This 40-something woman with no medical history or risk factors presented to triage, where I was working, stating that she was having short episodes of substernal CP with exertion, starting 2 weeks ago. The last episode was shortly prior to arrival and she was asymptomatic on arrival.  There had been a total of approximately 6 episodes, never lasting more than 15 minutes.  Most recent was shortly prior to arrival.   She described mid sternal non radiating pressure-like chest pain associated with dyspnea and diaphoresis. Symptoms resolve fairly quickly with rest. Symptoms have never occurred at rest. Prior these symptoms, she was a fairly active person with good exercise tolerance and no exertional symptoms. 

The patient had no more chest pain while in the ED.

3 Troponins each 2 hours apart were all below the level of detection.

A repeat ECG was done 7 hours later.
There is less ST depression
This confirms that the ECG is dynamic

HEART score = 3

Hx: 2
ECG: most would give it a 1, but if you know ECGs, this one is ischemia until proven otherwise.
Age: 0
Risk factors: 0
Troponin: 0

This score shows why careful history and careful ECG interpretation is critical:

First, pain which comes and goes and does not last long is frequently too brief to result in a positive troponin.  Thus, absence of positive troponin is not particularly reassuring.  

I am much more worried about pain that is dynamic than pain that is constant for two reasons: 
1) it is much more typical of angina and 
2) the troponin is very often negative.

Second: The ECG is far from normal and actually looks ischemic.

If I were to modify the HEART score, I would give 3 or 4 for the history alone!  I would give 2 for the ECG.  That would be 5 or 6.
With this history and these 2 ECGs, there is no doubt about ACS, in this case "Unstable Angina" because troponins are all negative.

An angiogram is indicated.

The admitting physician was concerned about "Stable Angina."  However, since this is new and exacerbated by ever decreasing amounts of activity, this is unstable angina

Instead of an angiogram, they ordered a stress echo was done, starting with a rest echo.

Result of stress echo
1. Regional wall motion abnormality--basal to mid inferior akinesis at rest, no change with stress.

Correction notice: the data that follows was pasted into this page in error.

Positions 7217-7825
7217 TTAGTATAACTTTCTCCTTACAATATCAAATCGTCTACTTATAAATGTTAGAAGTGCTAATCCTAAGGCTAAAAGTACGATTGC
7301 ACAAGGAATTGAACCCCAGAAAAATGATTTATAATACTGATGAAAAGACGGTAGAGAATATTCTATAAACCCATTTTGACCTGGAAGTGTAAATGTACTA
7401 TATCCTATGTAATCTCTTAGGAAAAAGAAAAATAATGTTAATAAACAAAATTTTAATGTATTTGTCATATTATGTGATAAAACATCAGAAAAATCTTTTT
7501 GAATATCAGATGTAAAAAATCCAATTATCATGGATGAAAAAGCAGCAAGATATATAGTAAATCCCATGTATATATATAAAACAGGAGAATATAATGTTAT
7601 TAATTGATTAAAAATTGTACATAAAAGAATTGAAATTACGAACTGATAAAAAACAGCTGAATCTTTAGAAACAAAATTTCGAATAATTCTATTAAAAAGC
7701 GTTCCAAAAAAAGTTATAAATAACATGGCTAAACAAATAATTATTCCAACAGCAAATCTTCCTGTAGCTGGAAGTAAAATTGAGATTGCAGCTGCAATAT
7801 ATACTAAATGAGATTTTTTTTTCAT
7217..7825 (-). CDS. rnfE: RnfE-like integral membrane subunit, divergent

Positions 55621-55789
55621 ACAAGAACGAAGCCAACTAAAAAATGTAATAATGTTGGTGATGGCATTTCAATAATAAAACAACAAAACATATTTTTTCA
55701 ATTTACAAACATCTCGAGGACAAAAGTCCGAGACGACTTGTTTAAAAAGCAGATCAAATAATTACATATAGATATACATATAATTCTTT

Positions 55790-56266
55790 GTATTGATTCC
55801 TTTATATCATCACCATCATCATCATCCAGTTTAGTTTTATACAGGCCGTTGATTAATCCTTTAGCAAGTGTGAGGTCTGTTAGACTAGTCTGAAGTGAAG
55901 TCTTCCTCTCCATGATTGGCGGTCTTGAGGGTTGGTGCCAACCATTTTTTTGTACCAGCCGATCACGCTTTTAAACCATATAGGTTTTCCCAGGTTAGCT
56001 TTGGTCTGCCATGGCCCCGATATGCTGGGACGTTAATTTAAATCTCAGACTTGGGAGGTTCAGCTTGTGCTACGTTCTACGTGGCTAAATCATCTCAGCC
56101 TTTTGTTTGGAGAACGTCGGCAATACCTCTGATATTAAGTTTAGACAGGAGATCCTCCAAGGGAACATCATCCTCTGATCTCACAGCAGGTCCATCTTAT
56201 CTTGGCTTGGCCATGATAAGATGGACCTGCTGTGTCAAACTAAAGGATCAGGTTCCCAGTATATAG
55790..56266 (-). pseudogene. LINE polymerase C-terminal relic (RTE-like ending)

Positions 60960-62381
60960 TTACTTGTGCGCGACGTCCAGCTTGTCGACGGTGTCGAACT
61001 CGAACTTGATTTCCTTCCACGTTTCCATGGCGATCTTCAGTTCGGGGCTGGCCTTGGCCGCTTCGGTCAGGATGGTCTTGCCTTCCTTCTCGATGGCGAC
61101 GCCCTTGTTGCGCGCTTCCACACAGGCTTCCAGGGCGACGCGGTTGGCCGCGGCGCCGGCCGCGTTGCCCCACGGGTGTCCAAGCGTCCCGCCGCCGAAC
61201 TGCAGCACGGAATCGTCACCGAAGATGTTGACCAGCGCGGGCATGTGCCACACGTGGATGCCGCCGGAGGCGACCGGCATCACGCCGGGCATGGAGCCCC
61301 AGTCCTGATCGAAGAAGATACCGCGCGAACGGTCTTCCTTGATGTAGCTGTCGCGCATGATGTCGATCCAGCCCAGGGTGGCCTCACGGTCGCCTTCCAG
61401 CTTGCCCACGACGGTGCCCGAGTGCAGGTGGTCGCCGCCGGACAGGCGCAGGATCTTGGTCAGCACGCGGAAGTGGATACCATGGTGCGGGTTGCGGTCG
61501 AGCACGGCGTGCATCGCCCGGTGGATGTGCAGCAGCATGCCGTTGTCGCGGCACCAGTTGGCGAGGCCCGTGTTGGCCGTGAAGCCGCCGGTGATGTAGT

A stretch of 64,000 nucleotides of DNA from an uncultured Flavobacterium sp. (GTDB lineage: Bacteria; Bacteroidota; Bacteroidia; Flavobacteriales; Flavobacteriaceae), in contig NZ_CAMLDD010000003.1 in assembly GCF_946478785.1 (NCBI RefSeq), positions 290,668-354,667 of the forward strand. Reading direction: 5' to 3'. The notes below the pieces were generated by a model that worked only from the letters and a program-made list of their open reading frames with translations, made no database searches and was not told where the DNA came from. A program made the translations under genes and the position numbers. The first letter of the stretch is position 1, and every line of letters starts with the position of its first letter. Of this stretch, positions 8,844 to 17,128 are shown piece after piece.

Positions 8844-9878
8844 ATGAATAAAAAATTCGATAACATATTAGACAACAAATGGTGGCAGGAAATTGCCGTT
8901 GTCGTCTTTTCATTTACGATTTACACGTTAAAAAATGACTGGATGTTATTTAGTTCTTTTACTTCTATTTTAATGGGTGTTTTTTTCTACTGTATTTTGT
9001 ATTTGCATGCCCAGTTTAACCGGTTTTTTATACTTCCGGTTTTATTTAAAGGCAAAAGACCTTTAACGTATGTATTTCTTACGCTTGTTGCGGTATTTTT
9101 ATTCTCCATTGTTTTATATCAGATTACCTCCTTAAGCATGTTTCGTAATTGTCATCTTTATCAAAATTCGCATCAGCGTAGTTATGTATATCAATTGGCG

2. Regional wall motion abnormality--apical septum, mid anteroseptum, and mid to apical anterior hypokinesis with stress.
3. Left ventricular function normal at rest, no change with stress.
4. Ischemic ECG response with adequate heart rate.
5. The patient did report angina with stress.
6. Exercise capacity was poor (40% predicted for age and gender).

Therefore an Angiogram was done:

ACS - Unstable Angina .
Culprit is 95% stenosis in the distal RCA.
It was stented.

ECG after PCI:
Nearly completely normal now.

Learning Points:

1. The ECG is still essential for diagnosis of ACS.  Even with high sensitivity troponins, much ACS is missed if the ECG is ignored.

2. In patients with normal troponins, intermittent chest pain is far more worrisome than constant chest pain

3. Increasing crescendo angina, even if exertional, is unstable, not stable

Comment by KEN GRAUER, MD (12/24/2018):
Excellent example by Dr. Smith of a less obvious pattern of ischemia — and of the benefit of serial tracings for confirming the findings on the initial ECG. For clarity — I’ve put the first 2 ECGs done on this patient together in Figure-1.
Figure-1: The first 2 ECGs done in this case (See text).
I’ll reinforce the following important points brought out by Dr. Smith:
  • Despite the relatively younger age for this female patient (40yo) and the lack of cardiac risk factors — the clinical history is classic for angina pectoris: The patient describes new-onset brief episodes (≤15 minutes) of mid-sternal chest pain precipitated by exercise, and promptly relieved by rest.
  • As per Dr. Smith — not only has this patient told us that she has angina — but she has told us that she has unstable angina becauseiPrior to the past 2 weeks — she was active with good exercise tolerance and no exertional symptoms; andiiHer episodes are precipitated by progressively less strenuous exercise. Given this history — the burden of proof is on us to rule out (rather than rule in) significant coronary disease!